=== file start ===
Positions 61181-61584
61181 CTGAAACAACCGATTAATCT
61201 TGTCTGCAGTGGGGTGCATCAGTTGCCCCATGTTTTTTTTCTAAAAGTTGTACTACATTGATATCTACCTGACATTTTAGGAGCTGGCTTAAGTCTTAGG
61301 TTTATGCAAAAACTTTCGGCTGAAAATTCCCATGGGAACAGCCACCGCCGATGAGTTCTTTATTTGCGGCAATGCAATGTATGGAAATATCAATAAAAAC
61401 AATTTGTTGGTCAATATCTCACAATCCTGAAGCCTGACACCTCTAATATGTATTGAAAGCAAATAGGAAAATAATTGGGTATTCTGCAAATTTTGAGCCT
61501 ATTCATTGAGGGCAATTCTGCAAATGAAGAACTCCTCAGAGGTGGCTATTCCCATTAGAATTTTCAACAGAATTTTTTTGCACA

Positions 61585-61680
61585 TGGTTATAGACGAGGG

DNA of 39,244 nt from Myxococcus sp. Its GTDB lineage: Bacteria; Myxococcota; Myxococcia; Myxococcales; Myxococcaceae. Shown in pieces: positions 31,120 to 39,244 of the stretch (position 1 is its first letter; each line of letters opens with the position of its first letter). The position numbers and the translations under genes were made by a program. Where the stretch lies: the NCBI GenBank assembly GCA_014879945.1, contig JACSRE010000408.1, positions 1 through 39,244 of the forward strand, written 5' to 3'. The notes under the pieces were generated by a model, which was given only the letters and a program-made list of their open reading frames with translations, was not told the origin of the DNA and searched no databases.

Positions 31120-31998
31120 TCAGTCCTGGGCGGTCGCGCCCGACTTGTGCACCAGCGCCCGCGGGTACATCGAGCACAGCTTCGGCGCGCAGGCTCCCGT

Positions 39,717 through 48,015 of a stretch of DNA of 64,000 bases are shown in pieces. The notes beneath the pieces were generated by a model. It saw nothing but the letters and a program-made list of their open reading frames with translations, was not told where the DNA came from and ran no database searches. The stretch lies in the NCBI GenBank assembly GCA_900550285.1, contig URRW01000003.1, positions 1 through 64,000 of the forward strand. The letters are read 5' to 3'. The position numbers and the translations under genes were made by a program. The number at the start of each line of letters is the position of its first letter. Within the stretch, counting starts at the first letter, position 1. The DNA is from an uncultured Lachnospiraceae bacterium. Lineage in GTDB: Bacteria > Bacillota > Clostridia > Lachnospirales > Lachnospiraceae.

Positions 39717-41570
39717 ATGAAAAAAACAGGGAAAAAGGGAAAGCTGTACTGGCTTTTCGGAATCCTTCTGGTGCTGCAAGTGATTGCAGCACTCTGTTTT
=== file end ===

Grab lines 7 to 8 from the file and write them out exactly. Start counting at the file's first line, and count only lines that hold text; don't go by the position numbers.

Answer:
Positions 61585-61680
61585 TGGTTATAGACGAGGG